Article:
Seriously, you don’t know the meaning of existential frustration until you go to IKEA for one thing, but you are funneled into the showroom labyrinth through no design of your own, and for two hours you are stuck behind a family that takes up the entire width of the path and stops to touch every. Single. Thing.
Almost anyone I’ve ever asked has fond memories of the classic children’s series Scary Stories To Tell In The Dark. Even now as adults, most people I’ve talked to excitedly remember the vivid tales and the terrifying illustrations. Remember those?
Back in October, I wrote a blog post about Scary Stories. In that post, I reminisced about how much I loved those books—how they creeped me out, how I felt compelled to read them despite their scariness. Those books struck the perfect balance between whimsy, horror, and folklore, creating a darkly inviting world.
Sometimes I’d read the story with one hand covering the picture until I had worked up the nerve to look at! Even now, I feel like a little kid reading these, scaring myself silly.
IT’S LOOKING AT ME
I’ve always thought that these books held a power far strong than nostalgia alone. As this blog demonstrates, I’m fascinated by the way in which Scary Stories resonate with us and teach us about ourselves.
So imagine my utter joy and excitement when I heard that a team of filmmakers is producing a documentary about the history of this series! You read that right! Director and Producer Cody Meirick and his team are currently working to explore everything from the publication history of the Scary Stories, the legacy of the iconic illustrations, the importance the books lend to children’s literature, and efforts by some to restrict access to the books, among other subjects. The team has already begun production on the film, having already conducted a handful of interviews, with plans for many more.
I am here, reading with you. I am reading this over your shoulder. I make your home home,
I’m the Braille on your wallpaper that only your fingers can read—I tell you where you are.
Don’t turn to look at me. I am only tangible when you don’t look.
Home. There place where we belong. Where we put our things, our emotions, our past. More often than not, it is a dwelling of some sort—a room, an apartment, or a house. You know every room, every door, all the corners, the way the fourth step from the top creaks, and the way the sunlight enters the windows. You know it intimately. You will carry this knowledge with you forever.
I’ve always been fascinated by the interaction between a person and the building she inhabits. It is a relationship, and both person and dwelling provoke change in each other. I’ve written about it before on this blog, particularly to examine the ways in which purportedly haunted buildings physically interact with the people who move about inside.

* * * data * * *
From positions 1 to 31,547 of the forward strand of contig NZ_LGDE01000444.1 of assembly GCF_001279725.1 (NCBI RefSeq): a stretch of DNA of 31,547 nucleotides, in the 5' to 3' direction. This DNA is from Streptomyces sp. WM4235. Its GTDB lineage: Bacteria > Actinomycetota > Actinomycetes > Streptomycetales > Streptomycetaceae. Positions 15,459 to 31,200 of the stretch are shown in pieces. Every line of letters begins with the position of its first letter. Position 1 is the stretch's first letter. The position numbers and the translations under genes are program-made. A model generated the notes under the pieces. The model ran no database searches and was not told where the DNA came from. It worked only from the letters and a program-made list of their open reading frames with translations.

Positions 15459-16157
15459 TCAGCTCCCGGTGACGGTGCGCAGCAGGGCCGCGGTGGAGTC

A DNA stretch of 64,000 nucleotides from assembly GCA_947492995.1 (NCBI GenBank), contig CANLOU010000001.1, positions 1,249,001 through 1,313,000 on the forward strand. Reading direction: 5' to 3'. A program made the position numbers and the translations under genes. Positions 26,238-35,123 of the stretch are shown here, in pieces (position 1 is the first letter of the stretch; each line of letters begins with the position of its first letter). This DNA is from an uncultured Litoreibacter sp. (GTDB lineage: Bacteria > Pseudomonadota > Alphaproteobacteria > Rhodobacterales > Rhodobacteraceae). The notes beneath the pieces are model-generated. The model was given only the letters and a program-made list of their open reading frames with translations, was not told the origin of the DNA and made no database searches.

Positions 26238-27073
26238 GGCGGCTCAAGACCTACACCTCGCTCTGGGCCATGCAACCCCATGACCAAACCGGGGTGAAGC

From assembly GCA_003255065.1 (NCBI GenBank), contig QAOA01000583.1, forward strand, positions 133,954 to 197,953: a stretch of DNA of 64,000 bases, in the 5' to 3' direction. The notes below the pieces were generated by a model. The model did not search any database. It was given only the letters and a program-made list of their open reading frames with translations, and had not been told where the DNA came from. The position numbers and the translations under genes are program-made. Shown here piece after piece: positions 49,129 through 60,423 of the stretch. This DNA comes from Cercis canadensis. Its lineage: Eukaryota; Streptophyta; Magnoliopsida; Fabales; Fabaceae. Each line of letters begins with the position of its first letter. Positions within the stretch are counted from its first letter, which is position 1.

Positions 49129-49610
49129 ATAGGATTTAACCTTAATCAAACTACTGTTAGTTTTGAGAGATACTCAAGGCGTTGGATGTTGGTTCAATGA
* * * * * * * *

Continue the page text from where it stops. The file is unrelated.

Even after we have left, we carry the physical presence of home. It is part of us, and we have become a part of it. Home is a record of our lives. We dirty it. We wear it down. Sometimes we break it or fix it up. Home is the intersection of our past, present and future.
Which brings me to my new favorite book, White is for Witching.
Alcatraz. The Rock. The most infamous prison in America.
Ask anyone about it, and almost everyone will know exactly what you’re talking about. Even though Alcatraz only operated for twenty-nine years, its impact on the popular consciousness is legendary. It’s inspired many films, most notably the 1979 classic Escape from Alcatraz, starring Clint Eastwood, and the 1995 classic The Rock, starring Nicholas Cage.
It even had a TV show, Alcatraz, a few years ago (my personal favorite, due in no small part to the amazing Sam Neil).
Gone too soon.
The story of the prison looms large in our collective history, an archetypal prison made real. We’ve heard about the freezing, shark-infested waters surrounding the island. We’ve heard that the United States Prison System ran the prison with an iron fist. We’ve heard about the men who stayed there—Al Capone, George “Machine Gun” Kelly, and James Joseph “Whitey” Bulger, Jr., to name a few. We’ve heard that it was a “super prison,” an inescapable, impenetrable fortress. We’ve heard about the failed escape attempts, including the six men who broke out and were never seen again. Did they drown in the frigid, black waters? Or did they make it the Mexico after all?
And we’ve also heard that the prison is haunted.